More than 2 km of city streets will be off limits to most vehicle traffic during the summer months.
- New Karolinska formally opens, Telia looks to buy TV4, corruption increasing at Swedish embassies1:51 min 1:51 minRadio Sweden Daily brings you a roundup of the main news in Sweden on May 25th, 2018.
The extended warm, dry spell is causing concern for Sweden's farmers, with parts of this year's harvest at risk of being ruined.
School children in different counties around Sweden are allowed to travel for free throughout their counties this summer. This applies to school children in grades 6-9 in compulsory school, and 1 and 2 in high school.
The Office of the Auditor General sheds light on irregularities in migration-related activities.
The nation's latest national park features beech and pine forests, native wetlands and hundreds of islands scattered throughout an inland lake.
The Swedish government is setting up a guest research program to attract American climate and environmental scientists.
- Radio Sweden Daily brings you a roundup of the main news in Sweden on May 24th, 2018.
- Radio Sweden Weekly: Return of 'prepare for war' leaflet, Olof Palme murder, Malmedalen, and bee hotels.22 min 22 minShould you be stocking your basement with water, cash, and tins of ravioli?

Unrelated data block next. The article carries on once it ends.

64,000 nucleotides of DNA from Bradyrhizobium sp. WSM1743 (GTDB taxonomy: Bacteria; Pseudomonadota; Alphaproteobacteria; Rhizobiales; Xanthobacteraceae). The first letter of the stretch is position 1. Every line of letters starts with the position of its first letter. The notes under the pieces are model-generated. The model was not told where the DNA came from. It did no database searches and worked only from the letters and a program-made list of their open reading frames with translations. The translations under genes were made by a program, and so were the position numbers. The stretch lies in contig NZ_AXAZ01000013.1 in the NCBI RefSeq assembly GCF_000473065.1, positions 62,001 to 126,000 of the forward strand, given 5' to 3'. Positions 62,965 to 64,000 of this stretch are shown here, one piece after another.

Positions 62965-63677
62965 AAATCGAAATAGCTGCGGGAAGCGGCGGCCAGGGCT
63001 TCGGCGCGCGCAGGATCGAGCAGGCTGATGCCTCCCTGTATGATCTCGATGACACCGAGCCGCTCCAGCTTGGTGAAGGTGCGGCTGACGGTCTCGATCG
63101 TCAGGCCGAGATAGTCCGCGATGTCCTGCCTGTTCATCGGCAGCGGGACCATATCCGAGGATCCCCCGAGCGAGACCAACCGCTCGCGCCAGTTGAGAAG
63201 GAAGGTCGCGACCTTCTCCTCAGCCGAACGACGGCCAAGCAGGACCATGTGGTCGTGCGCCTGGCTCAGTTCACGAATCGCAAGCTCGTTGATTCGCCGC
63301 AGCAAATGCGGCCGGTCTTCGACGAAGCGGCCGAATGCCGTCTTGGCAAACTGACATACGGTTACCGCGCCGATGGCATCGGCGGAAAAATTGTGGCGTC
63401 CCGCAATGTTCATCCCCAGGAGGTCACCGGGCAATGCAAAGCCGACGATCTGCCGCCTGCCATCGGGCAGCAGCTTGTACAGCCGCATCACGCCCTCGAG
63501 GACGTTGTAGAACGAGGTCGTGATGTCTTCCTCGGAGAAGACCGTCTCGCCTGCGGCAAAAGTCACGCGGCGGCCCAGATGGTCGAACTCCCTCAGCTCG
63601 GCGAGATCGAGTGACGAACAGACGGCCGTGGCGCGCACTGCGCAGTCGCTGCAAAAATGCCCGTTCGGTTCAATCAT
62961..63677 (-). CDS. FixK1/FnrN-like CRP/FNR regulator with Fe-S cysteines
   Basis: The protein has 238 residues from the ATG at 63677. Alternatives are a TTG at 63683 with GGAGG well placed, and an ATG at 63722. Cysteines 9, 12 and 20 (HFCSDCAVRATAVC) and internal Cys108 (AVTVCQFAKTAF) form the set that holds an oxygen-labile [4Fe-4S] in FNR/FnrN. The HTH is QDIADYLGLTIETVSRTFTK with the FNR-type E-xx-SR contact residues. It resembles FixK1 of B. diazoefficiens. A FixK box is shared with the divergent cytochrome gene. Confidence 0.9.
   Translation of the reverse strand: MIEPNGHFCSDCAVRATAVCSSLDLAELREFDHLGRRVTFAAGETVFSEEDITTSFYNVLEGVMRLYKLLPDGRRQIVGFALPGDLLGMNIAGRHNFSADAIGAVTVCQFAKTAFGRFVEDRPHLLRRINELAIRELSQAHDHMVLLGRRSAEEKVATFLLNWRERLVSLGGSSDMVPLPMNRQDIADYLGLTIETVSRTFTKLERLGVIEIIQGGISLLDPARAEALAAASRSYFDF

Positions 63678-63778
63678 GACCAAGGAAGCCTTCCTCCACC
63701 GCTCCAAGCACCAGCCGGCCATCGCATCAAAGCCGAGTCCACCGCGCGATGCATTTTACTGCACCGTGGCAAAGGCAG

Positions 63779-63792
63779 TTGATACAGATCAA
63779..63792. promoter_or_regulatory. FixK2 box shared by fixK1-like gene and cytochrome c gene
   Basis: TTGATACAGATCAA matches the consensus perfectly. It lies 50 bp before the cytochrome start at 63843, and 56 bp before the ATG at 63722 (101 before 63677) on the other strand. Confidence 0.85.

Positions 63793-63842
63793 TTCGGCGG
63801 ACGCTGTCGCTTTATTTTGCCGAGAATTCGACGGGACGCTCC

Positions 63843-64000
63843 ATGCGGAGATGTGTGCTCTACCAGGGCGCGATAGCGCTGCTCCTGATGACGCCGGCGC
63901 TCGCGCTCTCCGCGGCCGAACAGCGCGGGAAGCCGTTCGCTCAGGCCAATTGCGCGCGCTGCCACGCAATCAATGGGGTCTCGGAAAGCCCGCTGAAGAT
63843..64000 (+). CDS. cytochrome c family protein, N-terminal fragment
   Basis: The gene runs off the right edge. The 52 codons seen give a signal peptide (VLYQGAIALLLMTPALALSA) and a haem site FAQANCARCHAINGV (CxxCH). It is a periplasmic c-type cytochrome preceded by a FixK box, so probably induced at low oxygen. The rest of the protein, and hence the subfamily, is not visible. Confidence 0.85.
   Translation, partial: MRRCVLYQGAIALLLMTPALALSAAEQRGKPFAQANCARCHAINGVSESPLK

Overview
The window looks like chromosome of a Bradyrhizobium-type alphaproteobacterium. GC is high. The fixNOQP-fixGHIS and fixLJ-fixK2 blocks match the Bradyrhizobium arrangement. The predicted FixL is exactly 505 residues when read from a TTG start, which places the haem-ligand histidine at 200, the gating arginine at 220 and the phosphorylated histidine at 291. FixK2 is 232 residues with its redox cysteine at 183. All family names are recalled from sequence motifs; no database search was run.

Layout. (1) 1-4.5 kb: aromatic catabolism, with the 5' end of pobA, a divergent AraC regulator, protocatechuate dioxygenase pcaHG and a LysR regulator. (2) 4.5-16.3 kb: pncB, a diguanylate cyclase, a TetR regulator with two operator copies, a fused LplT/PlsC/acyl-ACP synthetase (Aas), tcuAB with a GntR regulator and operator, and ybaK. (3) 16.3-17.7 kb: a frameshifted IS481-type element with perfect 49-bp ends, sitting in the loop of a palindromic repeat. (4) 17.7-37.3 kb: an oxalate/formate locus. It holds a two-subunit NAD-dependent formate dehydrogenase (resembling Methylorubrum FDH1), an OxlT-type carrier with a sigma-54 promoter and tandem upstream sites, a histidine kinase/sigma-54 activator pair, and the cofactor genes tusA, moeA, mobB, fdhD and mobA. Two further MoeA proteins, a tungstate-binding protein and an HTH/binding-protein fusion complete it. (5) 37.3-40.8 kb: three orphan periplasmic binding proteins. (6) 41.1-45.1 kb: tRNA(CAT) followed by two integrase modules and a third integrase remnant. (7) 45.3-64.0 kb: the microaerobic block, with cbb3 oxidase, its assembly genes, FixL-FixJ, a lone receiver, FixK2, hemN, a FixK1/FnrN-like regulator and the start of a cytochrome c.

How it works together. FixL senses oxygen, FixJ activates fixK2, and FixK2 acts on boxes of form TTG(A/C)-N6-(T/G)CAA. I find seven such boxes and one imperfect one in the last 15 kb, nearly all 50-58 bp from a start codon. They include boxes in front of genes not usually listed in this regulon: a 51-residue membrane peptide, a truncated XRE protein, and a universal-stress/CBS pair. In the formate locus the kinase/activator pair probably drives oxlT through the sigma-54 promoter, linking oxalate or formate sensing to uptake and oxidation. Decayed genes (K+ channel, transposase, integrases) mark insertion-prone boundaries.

The Swedish parliament this week overwhelmingly voted to support the government's proposal for new legislation regarding sexual consent.
The ruling Social Democrat party is continuing to slide in opinion polls, prompting several former ministers to criticise the party's election strategy to woo back supporters who left to join the Sweden Democrats.
Some companies in Sweden will not have to comply with the General Data Protection Regulation that comes into effect in Friday, and work is underway to find a solution.
- Radio Sweden Daily brings you a roundup of the main news in Sweden on May 23rd, 2018.
More than 30 years later and the assassination of Sweden's Prime Minister Olof Palme still has people wondering - who did it? A 12-year investigative report released on Wednesday by the magazine Filter may have the answer.
A Swedish woman who ordered beef vindaloo from an Indian restaurant for herself and several friends, lodged an official complaint with a consumer authority, stating that the food had been 'too hot'.